April 4, 2020

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Winnipeg Free Press


Majority of Manitobans worry about impact of climate change: poll

Nearly three-quarters of Manitobans worry about how climate change will impact the province, a new poll suggests.

The survey, conducted by Canadian analytics firm Leger, in partnership with the Winnipeg Free Press, found 72 per cent of the 800 respondents answered they were either "somewhat worried" or "very worried" about how climate change would affect them and their families.


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Climate change and its effects in Canada and around the world are often talked about in the media and by political leaders. When you hear news and discussion about climate change, how worried are you about how this will impact you and your family here in Manitoba?

There is a lot of discussion these days about climate change and global warming. Which view is closest to your own: mankind's actions are greatly contributing to climate change; the changing climate is part of earth's historic natural cyclical process; or don't know.


A total of 800 online surveys were conducted in Manitoba between Feb. 7 and 17. The two questions on climate change were also included on Leger's weekly national omnibus poll, which consisted of 1,500 surveys (1,444 interviews excluding Manitoba).

As a non-random internet survey, a margin of error is not reported. If the data were collected through a random sample, the margin of error would be plus- or minus-3.5 per cent, 19 times out of 20 in Manitoba, and plus- or minus-2.5 per cent, 19 times out of 20 in Canada.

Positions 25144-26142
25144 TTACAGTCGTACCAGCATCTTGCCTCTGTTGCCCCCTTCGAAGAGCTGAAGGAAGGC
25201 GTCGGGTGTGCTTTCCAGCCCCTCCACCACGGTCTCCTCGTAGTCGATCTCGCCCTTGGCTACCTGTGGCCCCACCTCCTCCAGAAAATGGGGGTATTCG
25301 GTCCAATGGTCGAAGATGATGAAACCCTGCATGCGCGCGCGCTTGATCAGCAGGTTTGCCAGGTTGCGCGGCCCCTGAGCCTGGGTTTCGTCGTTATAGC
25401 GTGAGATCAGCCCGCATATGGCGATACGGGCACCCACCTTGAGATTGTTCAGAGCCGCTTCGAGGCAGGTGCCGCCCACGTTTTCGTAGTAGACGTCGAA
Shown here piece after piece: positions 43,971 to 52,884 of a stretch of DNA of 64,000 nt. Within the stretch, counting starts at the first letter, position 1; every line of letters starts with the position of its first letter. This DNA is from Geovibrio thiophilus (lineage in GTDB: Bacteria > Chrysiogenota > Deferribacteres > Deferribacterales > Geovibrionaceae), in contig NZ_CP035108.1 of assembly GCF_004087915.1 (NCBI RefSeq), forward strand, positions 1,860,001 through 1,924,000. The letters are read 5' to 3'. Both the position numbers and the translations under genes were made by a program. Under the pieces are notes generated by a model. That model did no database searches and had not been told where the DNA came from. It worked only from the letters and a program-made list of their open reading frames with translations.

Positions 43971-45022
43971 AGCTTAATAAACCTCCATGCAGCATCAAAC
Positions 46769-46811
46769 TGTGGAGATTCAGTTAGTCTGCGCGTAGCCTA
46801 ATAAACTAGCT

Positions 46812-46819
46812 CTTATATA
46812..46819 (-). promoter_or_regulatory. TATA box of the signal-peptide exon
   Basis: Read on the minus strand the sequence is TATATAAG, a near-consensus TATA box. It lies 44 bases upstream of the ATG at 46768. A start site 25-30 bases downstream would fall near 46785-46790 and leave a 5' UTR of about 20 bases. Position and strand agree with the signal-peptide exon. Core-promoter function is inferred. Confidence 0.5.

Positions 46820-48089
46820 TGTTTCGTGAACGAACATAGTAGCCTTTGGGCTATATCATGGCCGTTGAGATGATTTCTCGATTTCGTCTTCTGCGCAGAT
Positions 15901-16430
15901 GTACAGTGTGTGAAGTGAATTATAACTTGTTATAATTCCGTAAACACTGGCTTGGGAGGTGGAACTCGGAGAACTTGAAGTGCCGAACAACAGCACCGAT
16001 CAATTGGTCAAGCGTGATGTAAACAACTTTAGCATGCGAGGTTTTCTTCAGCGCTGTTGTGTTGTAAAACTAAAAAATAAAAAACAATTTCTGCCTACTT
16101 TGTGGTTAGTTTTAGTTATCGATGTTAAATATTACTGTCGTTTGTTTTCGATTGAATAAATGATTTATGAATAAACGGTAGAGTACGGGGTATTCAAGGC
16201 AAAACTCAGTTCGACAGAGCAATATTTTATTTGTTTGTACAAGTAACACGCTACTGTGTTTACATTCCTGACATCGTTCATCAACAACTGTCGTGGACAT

That put Manitobans slightly ahead of the rest of Canada, with the poll finding country-wide, 68 per cent of respondents answered they were worried about feeling local impacts of climate change.

"I was a bit surprised that Manitoba is in sync with the rest of the country," said Leger executive vice-president Andrew Enns.

The polling also showed one in four Manitobans believe the warming of the planet is caused by natural cyclical processes — which is counter to scientific consensus on the issue.

Respondents were more likely to answer, "Mankind’s actions are greatly contributing to climate change," if they were younger, had an income above $125,000 annually, or lived in Winnipeg, versus respondents from outside the capital city.

"There’s a generation coming up that’s much more attuned and attached to this issue," Enns said.

Research monitoring public opinion about climate change is also regularly conducted by the University of Montreal, in concert with the Yale Program on Climate Change Communication. Erick Lachapelle, associate professor of environmental politics and public opinion, says the results from Leger follow roughly the same trends he’s seen.

"We used to think that climate change was very abstract, distant in terms of the consequences. But our research has shown — and this new research that you’re pointing to now — is consistent with the idea that increasingly Canadians see climate change in their own backyard," Lachapelle said.